Real-time PCR assays were carried out using a Rotor-Gene 3000 real-time DNA amplification system (Corbett Research) using a Platinum SYBR green qPCR SuperMix-UDG kit (Invitrogen). PCRs (final volume of 25 μl) contained 12.5 μl of 2× Platinum SYBR green qPCR SuperMix-UDG (Invitrogen), 4.0 mM MgCl2, 5 pmol of each primer, 0.5 μl of purified bovine serum albumin (10 μg μl−1; New England Biolabs), 2.0 μl of DNA template (DNA extracts from 1:10 dilutions of crude extracts were used and exhibited no PCR inhibition), and deionized water up to 25 μl. Primers were designed to target specific clusters of abundant alkB genes detected in clone libraries to avoid problems associated with aberrant PCR efficiencies as a result of using highly degenerate primers for the amplification of diverse alkB genes. Two sets of primers targeting clusters A and C (see Fig. Fig.3)3) were designed after examination of alignments from ClustalX. The design of primers suitable for real-time PCR application was aided by using the program NetPrimer (http://www.premierbiosoft.com/netprimer/index.html). alkB genes from cluster A were amplified using the forward primer A-f (5′-TACGGGCACTTCGCGATTGA-3′) and the reverse primer A-r (5′-CGCCCAGTTCGAMACGATGTG-3′). alkB genes from cluster C were amplified using the forward primer C-f (5′-TCGTACTTGCCGTGCCTGTGTA-3′) and the reverse primer C-r (5′-CGATCAGCGTCAGTTGAATCAC-3′). Real-time PCR cycling conditions included an initial UDG incubation step at 50°C for 2 min and an enzyme activation step at 95°C for 2 min, followed by 40 cycles of 95°C for 20 s, annealing at 59°C for 20 s, and extension at 72°C for 40 s. Acquisition of fluorescence signal was performed during the 72°C extension step of each cycle. This was followed by a melt curve from 45°C to 95°C. In addition to melt curve analysis, PCR products were checked on a 1% agarose gel to ensure they were the expected sizes.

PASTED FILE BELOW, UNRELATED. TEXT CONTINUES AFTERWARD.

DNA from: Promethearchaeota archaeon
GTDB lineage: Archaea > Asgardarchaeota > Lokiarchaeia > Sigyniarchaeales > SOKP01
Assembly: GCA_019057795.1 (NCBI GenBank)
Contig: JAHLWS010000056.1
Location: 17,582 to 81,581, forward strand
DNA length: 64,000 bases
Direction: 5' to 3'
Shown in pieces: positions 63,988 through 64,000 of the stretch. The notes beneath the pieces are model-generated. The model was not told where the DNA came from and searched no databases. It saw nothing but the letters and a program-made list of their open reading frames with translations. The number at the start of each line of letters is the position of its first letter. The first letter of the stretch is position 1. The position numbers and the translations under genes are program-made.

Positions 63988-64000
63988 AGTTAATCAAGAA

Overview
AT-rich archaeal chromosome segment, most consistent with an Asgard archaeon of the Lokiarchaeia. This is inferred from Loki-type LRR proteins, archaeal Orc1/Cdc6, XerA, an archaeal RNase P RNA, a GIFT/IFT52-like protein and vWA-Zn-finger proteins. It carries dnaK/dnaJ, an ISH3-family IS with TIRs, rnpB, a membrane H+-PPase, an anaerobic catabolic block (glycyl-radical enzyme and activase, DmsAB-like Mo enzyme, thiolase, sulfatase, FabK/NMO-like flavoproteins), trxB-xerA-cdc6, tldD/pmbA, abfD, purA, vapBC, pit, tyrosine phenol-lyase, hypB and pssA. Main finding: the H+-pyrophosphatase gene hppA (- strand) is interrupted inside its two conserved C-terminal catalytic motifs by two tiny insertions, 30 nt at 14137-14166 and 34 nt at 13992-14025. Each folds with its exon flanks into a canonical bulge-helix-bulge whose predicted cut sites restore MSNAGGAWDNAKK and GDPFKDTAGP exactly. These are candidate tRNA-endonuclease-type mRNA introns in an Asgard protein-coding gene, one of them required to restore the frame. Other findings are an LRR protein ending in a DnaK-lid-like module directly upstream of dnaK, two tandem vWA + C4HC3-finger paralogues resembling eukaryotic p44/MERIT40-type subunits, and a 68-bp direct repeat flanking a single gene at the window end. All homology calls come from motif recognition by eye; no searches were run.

The DNA standards used in the real-time PCR assays consisted of serial dilutions of purified PCR products derived from cloned alkB genes. Clones F44 and G17 (see Fig. Fig.3)3) were used as standards for clusters A and C, respectively. Standards were PCR amplified directly from a colony using M13 vector-specific primers, checked using standard agarose gel electrophoresis, and gel purified using a QIAquick Gel Extraction Kit (Qiagen), according to the manufacturers instructions, and DNA concentrations were determined using a Quant-iT PicoGreen dsDNA quantitation kit (Molecular Probes) using fluorimetry. Measured concentrations of purified PCR products were then converted to copies per microliter, and the concentration was adjusted to 1 × 109 copies μl−1 prior to performing serial dilutions. A five-point standard curve (1 × 105 to 1.0 × 101 copies per reaction mixture) was run in duplicate with each run, and each run was performed twice (totaling four replicates per sample). Environmental samples and negative controls (no template DNA) were included in each run and were also performed in duplicate. Data and copy numbers of alkB targets in environmental samples were analyzed using the Rotor-Gene software, version 6.1.71 (Corbett Research), following the manufacturer's guidelines. Final copy numbers of alkB genes in environmental samples were calculated assuming 100% DNA extraction efficiency, and results are expressed as copy numbers per gram of sediment.
Nucleic acid sequences determined in this study have been deposited in the GenBank/EMBL/DDBJ databases under accession numbers GQ184383 to GQ184421, GQ184423 to GQ184432, and GQ184434.